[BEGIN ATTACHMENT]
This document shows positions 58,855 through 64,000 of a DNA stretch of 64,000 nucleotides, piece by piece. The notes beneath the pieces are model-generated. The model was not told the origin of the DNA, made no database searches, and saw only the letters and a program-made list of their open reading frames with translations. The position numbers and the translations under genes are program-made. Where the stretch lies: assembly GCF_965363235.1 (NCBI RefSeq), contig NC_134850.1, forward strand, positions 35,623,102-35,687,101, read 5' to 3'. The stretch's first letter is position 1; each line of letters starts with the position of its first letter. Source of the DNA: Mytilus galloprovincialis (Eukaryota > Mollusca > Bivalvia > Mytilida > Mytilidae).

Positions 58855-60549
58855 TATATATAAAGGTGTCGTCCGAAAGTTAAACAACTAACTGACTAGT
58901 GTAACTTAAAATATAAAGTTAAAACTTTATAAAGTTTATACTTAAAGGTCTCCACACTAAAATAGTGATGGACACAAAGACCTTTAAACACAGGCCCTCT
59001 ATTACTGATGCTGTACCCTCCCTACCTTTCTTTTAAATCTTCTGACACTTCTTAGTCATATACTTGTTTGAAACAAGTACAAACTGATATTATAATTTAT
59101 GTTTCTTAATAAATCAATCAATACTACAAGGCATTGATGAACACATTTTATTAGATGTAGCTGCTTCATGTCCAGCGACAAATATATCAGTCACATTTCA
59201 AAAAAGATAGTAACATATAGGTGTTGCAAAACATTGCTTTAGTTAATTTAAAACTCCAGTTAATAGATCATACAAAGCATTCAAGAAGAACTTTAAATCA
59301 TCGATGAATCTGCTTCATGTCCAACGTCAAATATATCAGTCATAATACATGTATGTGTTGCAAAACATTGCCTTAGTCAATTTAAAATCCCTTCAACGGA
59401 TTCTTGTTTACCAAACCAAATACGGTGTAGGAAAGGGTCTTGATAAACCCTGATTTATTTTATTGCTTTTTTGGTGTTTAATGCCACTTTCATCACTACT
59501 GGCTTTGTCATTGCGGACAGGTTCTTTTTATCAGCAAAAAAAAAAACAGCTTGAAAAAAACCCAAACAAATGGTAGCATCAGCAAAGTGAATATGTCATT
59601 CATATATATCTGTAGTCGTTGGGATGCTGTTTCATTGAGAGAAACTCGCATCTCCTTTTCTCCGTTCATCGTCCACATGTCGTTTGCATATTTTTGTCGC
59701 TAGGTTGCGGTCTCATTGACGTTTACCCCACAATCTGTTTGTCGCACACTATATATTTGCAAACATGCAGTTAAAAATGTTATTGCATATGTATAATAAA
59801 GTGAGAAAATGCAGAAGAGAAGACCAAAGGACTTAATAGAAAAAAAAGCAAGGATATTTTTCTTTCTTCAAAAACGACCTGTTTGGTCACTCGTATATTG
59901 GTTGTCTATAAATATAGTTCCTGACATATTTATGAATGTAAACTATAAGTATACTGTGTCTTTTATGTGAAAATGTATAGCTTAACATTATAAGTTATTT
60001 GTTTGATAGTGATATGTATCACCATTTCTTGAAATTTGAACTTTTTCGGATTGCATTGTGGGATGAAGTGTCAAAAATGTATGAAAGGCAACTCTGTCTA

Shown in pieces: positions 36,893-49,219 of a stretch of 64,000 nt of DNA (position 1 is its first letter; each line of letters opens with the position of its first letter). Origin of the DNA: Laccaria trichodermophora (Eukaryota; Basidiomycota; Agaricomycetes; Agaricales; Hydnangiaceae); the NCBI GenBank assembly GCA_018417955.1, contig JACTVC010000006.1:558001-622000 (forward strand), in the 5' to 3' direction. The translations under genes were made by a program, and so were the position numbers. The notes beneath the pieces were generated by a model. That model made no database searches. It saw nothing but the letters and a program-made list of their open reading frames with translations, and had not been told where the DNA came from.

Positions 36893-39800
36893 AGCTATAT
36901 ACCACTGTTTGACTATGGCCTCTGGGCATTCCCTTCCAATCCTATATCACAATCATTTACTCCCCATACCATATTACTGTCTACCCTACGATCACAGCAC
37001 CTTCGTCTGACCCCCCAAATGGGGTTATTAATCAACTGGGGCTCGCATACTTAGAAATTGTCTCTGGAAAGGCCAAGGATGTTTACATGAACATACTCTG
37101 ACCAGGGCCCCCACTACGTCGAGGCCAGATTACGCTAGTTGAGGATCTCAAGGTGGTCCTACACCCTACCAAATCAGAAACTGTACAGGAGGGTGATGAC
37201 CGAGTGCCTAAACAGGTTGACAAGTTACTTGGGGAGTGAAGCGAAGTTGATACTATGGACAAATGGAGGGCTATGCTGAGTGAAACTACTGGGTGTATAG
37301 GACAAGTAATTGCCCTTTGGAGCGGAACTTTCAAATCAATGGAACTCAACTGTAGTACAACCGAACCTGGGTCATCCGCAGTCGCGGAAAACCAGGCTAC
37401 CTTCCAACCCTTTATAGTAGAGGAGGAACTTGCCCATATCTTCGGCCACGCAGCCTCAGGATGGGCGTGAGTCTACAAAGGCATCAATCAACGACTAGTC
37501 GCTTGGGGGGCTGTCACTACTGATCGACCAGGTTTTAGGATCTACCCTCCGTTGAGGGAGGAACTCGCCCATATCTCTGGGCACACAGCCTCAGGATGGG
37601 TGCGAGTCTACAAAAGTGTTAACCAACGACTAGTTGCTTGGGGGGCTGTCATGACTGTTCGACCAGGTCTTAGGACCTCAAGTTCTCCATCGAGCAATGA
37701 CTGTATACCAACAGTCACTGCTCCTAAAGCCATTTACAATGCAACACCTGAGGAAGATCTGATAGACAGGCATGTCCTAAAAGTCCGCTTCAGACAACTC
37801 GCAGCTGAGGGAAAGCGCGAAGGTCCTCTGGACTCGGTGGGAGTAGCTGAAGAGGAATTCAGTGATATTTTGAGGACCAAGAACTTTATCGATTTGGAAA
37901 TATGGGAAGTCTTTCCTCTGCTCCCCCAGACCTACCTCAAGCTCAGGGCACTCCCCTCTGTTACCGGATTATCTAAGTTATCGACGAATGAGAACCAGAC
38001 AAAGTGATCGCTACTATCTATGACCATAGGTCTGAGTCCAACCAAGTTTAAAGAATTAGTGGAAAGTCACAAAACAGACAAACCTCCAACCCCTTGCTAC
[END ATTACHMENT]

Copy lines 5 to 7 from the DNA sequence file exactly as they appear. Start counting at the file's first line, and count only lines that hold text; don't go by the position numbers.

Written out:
59001 ATTACTGATGCTGTACCCTCCCTACCTTTCTTTTAAATCTTCTGACACTTCTTAGTCATATACTTGTTTGAAACAAGTACAAACTGATATTATAATTTAT
59101 GTTTCTTAATAAATCAATCAATACTACAAGGCATTGATGAACACATTTTATTAGATGTAGCTGCTTCATGTCCAGCGACAAATATATCAGTCACATTTCA
59201 AAAAAGATAGTAACATATAGGTGTTGCAAAACATTGCTTTAGTTAATTTAAAACTCCAGTTAATAGATCATACAAAGCATTCAAGAAGAACTTTAAATCA